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What are gringos good for?

One of our missionaries who works along the Amazon in Peru said something when she visited our office that stuck with me.   Our teams regularly minister in her village. They don’t speak the local language. They don’t really understand the culture. They need to be housed and fed. They ofte…
By Seth Barnes
By Seth Barnes
One of our missionaries who works along the Amazon in Peru said something when she visited our office that stuck with me.
 
Our teams regularly minister in her village. They don’t speak the local language. They don’t really understand the culture. They need to be housed and fed. They often have bad attitudes and get sick.
 
So one day Crystal asked God a good question: “Lord, what are gringos good for?”
 
Gringos can do a few obvious things that may help a missionary: attract a crowd and play with kids and evangelize.
 
Many missionaries aren’t as gracious as Crystal. They’ve come to the conclusion that gringos are more trouble than they’re worth.
 
It’s a question we who do short-term missions need to ask and answer. I estimate that 75% of the time teams come without adequate preparation, are not accountable to a local missionary and have little understanding of how to advance the kingdom. Too many of them are narcissistic – addicted to comfort. They struggle to unplug enough to hear God. They need what the trip can do to them, but don’t want to pay the price.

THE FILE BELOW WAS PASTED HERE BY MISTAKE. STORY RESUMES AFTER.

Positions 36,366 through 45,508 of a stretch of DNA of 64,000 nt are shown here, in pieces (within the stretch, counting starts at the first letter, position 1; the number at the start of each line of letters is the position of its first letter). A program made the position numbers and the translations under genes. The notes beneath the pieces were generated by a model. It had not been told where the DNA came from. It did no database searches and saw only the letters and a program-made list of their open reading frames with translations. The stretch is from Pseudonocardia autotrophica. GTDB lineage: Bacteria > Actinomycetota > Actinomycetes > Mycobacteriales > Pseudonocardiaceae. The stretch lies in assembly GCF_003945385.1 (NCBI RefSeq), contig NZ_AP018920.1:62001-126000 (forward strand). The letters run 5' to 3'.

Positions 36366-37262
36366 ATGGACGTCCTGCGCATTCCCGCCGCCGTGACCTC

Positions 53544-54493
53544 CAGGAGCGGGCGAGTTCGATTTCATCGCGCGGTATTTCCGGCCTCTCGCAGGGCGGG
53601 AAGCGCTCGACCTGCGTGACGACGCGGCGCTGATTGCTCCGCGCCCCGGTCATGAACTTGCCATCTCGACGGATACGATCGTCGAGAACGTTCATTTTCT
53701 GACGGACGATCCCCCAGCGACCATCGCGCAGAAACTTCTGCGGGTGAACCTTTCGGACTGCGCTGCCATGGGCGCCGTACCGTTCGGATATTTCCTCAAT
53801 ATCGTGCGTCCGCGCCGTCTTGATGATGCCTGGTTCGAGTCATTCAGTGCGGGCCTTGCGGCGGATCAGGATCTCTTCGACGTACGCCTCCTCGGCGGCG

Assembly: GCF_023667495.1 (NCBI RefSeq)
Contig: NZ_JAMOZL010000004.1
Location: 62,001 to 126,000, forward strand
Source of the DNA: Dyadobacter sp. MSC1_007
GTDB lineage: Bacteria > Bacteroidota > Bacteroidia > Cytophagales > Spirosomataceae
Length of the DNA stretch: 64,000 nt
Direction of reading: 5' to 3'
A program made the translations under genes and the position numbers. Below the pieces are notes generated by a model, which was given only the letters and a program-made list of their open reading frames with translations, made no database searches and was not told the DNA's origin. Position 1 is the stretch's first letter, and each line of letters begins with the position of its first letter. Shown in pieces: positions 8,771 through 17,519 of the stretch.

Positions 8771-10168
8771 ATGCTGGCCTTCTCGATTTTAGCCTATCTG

Missionaries have to stop doing their missions work to take care of teams on their short-term mission work. The dirty secret is that they have mixed feelings about the gringos – they like some of them and need the financial support, but visiting teams leave them exhausted.
 
How do you answer the question?

Comments (9)

  • Jill Lienemann, Kesher Internati

    Do you think the “vacation with a purpose” mentality/trend is part of the challenge? In our pure motives to engage more of the church body in STM trips, have we catered to “what’s in it for me?” in a worldly sense. Effective change always starts at the top- in other words leadership: Sr. Pastor, Global Pastor/Team, STM Leader, etc. How do you get them to buy into Standards Of Excellence?

  • Like you said:

    75% of the time teams come without adequate preparation:
    PREP, PREP PREP!!!

    are not accountable to a local missionary:
    MUST BE!

    and have little understanding of how to advance the kingdom:
    NEED TO!

    Too many of them are narcissistic – addicted to comfort:
    ST TRIPS CAN HELP BREAK THIS CYCLE

    They struggle to unplug enough to hear God. They need what the trip can do to them, but don’t want to pay the price.
    PRAY THE LORD OF THE HARVEST TO SEND WORKERS…

  • So sad but so true. I’ve been on several short term mission trips and have always tried to prepare my mind, body and spirit before each trip so that I would never be a burden on the people I am there to Bless. I must say I have been embarrassed many times by individuals on the team who were totally unprepared for the reality of third world countries. The food is no good or the ground is too hard to sleep on. Where’s my morning coffee? And on and on it goes. The answer to your question? The leader of the missions team needs to make sure his or her volunteers are properly prepared. If they are not then to respectfully ask them to wait out this trip and maybe go on the next. Or just send your money and your prayers. I’m sure your missionary hosts would gladly accept both.

  • James 2: 14-26

    14What good is it, my brothers, if a man claims to have faith but has no deeds? Can such faith save him? 15Suppose a brother or sister is without clothes and daily food. 16If one of you says to him, “Go, I wish you well; keep warm and well fed,” but does nothing about his physical needs, what good is it? 17In the same way, faith by itself, if it is not accompanied by action, is dead.
    18But someone will say, “You have faith; I have deeds.”
    Show me your faith without deeds, and I will show you my faith by what I do.